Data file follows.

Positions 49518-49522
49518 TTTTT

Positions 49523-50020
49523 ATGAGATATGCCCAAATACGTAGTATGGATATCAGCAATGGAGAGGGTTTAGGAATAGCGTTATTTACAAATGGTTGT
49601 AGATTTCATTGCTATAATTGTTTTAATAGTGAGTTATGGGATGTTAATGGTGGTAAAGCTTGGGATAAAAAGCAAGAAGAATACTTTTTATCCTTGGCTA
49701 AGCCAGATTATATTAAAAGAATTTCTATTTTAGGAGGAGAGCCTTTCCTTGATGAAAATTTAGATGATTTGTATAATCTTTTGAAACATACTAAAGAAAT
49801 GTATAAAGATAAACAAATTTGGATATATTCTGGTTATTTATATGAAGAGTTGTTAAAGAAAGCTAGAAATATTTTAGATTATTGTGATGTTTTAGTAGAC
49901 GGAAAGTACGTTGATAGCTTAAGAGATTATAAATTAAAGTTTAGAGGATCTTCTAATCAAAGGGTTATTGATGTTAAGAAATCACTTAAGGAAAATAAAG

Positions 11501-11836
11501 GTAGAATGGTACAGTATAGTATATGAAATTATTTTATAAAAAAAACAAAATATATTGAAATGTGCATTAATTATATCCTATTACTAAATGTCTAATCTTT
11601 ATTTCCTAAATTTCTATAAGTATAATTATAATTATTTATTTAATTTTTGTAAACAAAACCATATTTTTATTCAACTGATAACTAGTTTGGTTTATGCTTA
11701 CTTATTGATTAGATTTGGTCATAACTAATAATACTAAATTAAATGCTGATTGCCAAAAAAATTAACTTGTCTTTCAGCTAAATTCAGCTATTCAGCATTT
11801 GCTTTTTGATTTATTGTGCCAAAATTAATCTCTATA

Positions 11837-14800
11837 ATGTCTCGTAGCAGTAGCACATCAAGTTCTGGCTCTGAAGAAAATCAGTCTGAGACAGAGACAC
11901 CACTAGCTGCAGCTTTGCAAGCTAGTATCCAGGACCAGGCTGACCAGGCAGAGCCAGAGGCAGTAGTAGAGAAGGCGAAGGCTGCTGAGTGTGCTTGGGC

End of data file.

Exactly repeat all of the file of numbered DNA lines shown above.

Positions 49518-49522
49518 TTTTT

Positions 49523-50020
49523 ATGAGATATGCCCAAATACGTAGTATGGATATCAGCAATGGAGAGGGTTTAGGAATAGCGTTATTTACAAATGGTTGT
49601 AGATTTCATTGCTATAATTGTTTTAATAGTGAGTTATGGGATGTTAATGGTGGTAAAGCTTGGGATAAAAAGCAAGAAGAATACTTTTTATCCTTGGCTA
49701 AGCCAGATTATATTAAAAGAATTTCTATTTTAGGAGGAGAGCCTTTCCTTGATGAAAATTTAGATGATTTGTATAATCTTTTGAAACATACTAAAGAAAT
49801 GTATAAAGATAAACAAATTTGGATATATTCTGGTTATTTATATGAAGAGTTGTTAAAGAAAGCTAGAAATATTTTAGATTATTGTGATGTTTTAGTAGAC
49901 GGAAAGTACGTTGATAGCTTAAGAGATTATAAATTAAAGTTTAGAGGATCTTCTAATCAAAGGGTTATTGATGTTAAGAAATCACTTAAGGAAAATAAAG

Positions 11501-11836
11501 GTAGAATGGTACAGTATAGTATATGAAATTATTTTATAAAAAAAACAAAATATATTGAAATGTGCATTAATTATATCCTATTACTAAATGTCTAATCTTT
11601 ATTTCCTAAATTTCTATAAGTATAATTATAATTATTTATTTAATTTTTGTAAACAAAACCATATTTTTATTCAACTGATAACTAGTTTGGTTTATGCTTA
11701 CTTATTGATTAGATTTGGTCATAACTAATAATACTAAATTAAATGCTGATTGCCAAAAAAATTAACTTGTCTTTCAGCTAAATTCAGCTATTCAGCATTT
11801 GCTTTTTGATTTATTGTGCCAAAATTAATCTCTATA

Positions 11837-14800
11837 ATGTCTCGTAGCAGTAGCACATCAAGTTCTGGCTCTGAAGAAAATCAGTCTGAGACAGAGACAC
11901 CACTAGCTGCAGCTTTGCAAGCTAGTATCCAGGACCAGGCTGACCAGGCAGAGCCAGAGGCAGTAGTAGAGAAGGCGAAGGCTGCTGAGTGTGCTTGGGC